The three-decade-long run of extraordinary profit growth for the world’s largest companies might be coming to end, according to the latest publication of the McKinsey Global Institute (MGI).
“For the past three decades, corporations have enjoyed record profit growth, new market opportunities, and declining costs. But this unprecedented run may be coming to an end. New rivals are putting industry leaders on notice as the business environment turns more uncertain and hypercompetitive,” the MGI said in its report “Playing to Win: The new global competition for corporate profits.”
The report says that over the past three decades “across all global corporations, earnings before interest and taxes more than tripled in real terms from 1980 to 2013; net income after interest and taxes rose fivefold”. It also highlighted that companies from advanced economies earn more than two-thirds of global profits.
That’s seen profits rise from US$2 trillion dollars and 7.6% of global GDP in 1980 to US$7.2 trillion in profits and 9.8% of GDP by 2013. And it’s been driven largely by three key factors:
1) New Consumers – between 1990 and 2010 the world added 1.2 billion consumers
2) New investment
3) Global supply chains
But, the report forecasts that while profits will still grow to US$8.6 trillion by 2025, that will represent a fall in the share of global GDP back to 7.9%. That would represent almost a full round trip toward where it was when the extraordinary run started in 1980.
The report says that this decline is will stem from the competitive forces being “unleashed by two groups of hard-charging competitors”.
- On one side is an enormous wave of companies based in emerging markets. The most prominent have been operating as industrial giants for decades, but over the past 10 to 15 years, they have reached massive scale in their home markets. Now they are expanding globally, just as their predecessors from Japan and South Korea did before them.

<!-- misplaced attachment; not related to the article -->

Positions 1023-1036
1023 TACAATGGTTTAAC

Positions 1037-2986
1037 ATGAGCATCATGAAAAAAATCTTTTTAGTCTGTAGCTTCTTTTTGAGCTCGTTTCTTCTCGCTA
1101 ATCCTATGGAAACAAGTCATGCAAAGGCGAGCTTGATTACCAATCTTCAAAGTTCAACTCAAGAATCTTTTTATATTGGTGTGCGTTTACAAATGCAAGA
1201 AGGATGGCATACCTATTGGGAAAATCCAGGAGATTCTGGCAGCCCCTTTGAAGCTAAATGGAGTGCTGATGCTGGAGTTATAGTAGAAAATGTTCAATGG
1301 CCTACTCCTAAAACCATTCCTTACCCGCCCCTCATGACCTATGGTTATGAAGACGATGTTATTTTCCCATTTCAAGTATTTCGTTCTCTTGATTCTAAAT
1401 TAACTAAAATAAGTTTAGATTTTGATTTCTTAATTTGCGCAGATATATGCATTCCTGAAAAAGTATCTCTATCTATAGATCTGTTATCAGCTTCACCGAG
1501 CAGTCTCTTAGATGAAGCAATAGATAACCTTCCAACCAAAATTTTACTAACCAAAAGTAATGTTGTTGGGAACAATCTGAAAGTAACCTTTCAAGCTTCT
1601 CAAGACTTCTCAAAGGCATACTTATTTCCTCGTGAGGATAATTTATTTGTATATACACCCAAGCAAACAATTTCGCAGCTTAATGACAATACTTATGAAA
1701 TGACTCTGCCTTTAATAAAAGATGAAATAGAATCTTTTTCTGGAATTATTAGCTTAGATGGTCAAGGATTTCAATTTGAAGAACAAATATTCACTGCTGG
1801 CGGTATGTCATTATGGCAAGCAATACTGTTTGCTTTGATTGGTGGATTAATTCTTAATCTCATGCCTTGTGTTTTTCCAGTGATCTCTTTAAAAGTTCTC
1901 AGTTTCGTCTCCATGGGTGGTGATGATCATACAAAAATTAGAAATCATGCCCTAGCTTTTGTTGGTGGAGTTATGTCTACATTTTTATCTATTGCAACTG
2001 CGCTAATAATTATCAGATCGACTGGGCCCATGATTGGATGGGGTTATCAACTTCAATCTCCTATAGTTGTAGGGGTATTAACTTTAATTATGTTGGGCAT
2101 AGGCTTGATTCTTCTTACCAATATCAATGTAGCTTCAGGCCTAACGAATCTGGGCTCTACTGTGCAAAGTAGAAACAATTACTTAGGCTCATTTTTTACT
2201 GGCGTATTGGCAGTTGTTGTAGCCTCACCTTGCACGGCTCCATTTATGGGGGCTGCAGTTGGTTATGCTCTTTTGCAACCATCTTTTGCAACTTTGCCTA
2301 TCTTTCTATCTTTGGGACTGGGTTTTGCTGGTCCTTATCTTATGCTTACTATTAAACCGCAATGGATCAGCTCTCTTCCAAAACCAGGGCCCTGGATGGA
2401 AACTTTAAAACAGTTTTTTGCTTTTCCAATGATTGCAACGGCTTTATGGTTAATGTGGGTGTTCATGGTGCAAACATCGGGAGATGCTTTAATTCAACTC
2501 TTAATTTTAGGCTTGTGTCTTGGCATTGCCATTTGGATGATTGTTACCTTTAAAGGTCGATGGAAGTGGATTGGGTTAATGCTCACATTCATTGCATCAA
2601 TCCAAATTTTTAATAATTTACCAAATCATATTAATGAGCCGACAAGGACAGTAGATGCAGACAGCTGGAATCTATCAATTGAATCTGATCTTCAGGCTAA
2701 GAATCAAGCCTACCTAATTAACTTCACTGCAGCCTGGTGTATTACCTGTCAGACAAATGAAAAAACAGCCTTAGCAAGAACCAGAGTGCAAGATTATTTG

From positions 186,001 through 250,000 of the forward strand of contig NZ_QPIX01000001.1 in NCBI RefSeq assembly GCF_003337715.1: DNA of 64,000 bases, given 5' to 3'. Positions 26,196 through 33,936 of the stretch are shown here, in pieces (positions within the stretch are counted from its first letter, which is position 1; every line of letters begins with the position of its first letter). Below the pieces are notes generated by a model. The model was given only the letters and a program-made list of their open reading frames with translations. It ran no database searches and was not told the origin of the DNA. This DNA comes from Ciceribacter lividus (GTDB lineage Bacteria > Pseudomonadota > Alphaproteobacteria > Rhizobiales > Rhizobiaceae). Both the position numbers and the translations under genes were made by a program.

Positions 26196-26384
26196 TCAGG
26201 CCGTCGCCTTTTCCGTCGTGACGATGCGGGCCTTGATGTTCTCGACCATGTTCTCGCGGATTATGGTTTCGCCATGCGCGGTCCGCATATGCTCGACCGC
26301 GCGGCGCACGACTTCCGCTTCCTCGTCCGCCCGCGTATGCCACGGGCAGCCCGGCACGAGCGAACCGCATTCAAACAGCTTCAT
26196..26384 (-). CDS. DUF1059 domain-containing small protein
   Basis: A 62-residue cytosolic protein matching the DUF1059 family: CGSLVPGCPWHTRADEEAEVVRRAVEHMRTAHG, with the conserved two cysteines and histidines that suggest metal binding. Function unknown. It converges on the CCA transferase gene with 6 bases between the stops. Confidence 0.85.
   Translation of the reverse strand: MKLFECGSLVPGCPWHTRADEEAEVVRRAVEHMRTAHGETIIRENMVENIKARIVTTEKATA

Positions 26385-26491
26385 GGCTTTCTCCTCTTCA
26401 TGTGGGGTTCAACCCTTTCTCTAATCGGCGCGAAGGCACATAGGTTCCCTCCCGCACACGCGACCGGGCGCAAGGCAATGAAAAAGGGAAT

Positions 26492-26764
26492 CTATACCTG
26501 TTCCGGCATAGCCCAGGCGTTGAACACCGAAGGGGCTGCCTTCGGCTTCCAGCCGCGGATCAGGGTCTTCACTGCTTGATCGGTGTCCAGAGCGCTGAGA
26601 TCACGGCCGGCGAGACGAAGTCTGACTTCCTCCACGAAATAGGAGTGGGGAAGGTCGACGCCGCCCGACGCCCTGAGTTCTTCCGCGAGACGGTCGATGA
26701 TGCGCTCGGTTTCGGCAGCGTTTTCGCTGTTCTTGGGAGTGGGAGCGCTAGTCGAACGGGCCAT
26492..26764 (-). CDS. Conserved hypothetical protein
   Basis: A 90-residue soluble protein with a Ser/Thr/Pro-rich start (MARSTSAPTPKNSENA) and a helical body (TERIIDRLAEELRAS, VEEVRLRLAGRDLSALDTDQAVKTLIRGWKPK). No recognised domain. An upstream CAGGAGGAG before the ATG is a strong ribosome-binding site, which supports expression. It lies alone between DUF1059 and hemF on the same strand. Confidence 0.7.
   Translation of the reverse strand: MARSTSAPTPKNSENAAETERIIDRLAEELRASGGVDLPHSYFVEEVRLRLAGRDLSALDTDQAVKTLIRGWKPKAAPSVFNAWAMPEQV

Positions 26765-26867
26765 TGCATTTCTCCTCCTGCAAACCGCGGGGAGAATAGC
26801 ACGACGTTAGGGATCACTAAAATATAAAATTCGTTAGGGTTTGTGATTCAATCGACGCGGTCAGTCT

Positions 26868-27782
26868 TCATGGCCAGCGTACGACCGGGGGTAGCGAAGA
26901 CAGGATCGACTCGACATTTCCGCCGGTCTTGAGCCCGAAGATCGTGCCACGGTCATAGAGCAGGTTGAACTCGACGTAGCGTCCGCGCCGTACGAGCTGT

- On the other side, high-tech firms are introducing new business models and striking into new sectors. And the tech (and tech-enabled) firms giants themselves are not the only threat. Powerful digital platforms such as Alibaba and Amazon serve as launching pads for thousands of small and medium-sized enterprises, giving them the reach and resources to challenge larger companies.
These challengers are become more numerous the report says while at the same time becoming more “formidable and more global”. Dangerously they appear to work in favour of customers and “some destroy more value for incumbents than they create for themselves”.
That’s important because while the new competitors are taking market share, driving prices down for customers (destroying more value than they create), MGI says that “some of the external factors that helped to drive profit growth in the past three decades, such as global labor arbitrage and falling interest rates, are reaching their limits”.
But all is not lost. The report says that companies that adapt quickly to the new realities “can capture enormous opportunities”.
That’s always true.
But the questions for company boards, managers and stock market investors is whether their company can rise to the challenge and what impact this changed landscape will have on their business and profitability.
That’s important, because MGI says:
Over the next decade, rising consumption in the emerging world will create new markets. Technology will spur new products and services. Startups will be able to tap global
investors, suppliers, and customers with little up-front investment. But companies will face intense pressure to grow, innovate, and become more productive—not only to seize these
opportunities but merely to survive.
Here’s MGI’s ready reckoner on what companies need to do in order to survive and thrive.
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